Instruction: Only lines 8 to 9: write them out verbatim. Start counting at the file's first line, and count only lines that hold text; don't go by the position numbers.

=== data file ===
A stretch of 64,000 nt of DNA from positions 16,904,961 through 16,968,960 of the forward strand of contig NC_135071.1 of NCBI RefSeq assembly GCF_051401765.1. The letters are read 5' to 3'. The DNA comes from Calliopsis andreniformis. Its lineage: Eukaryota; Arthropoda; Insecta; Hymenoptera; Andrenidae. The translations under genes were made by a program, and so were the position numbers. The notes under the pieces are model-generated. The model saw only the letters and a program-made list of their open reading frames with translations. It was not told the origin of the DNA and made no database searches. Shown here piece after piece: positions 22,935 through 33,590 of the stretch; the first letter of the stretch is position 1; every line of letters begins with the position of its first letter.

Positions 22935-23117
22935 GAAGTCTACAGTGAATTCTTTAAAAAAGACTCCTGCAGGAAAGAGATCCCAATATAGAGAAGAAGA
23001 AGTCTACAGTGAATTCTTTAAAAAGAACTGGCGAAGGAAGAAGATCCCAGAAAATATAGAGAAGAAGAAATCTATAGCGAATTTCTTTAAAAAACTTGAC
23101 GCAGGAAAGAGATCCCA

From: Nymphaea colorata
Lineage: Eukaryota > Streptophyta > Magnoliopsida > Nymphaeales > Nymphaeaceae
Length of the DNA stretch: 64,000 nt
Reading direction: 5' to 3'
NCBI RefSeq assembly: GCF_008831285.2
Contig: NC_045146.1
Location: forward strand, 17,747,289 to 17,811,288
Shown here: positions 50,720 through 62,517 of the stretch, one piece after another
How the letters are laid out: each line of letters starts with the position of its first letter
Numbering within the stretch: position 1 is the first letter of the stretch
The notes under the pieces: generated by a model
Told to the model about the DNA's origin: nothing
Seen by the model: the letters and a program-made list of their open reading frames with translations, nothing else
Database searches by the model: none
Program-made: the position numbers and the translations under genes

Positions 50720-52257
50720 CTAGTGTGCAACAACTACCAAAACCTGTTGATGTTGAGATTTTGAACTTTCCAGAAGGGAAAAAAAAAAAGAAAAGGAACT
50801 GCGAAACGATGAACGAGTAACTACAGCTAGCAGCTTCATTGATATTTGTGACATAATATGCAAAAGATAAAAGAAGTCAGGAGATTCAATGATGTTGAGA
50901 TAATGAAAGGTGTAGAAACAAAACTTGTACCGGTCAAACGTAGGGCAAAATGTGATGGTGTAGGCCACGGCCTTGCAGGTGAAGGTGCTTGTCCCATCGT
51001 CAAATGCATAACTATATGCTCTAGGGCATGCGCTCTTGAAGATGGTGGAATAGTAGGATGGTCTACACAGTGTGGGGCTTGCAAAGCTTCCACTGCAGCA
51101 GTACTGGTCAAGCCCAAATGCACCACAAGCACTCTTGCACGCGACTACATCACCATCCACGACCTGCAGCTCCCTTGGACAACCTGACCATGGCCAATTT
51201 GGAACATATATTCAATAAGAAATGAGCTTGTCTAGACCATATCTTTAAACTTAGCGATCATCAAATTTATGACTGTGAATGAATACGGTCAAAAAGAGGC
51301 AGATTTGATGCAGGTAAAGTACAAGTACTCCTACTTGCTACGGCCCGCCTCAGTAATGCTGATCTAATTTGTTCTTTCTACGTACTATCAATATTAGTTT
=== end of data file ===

Length of the DNA stretch: 64,000 nt
Reading direction: 5' to 3'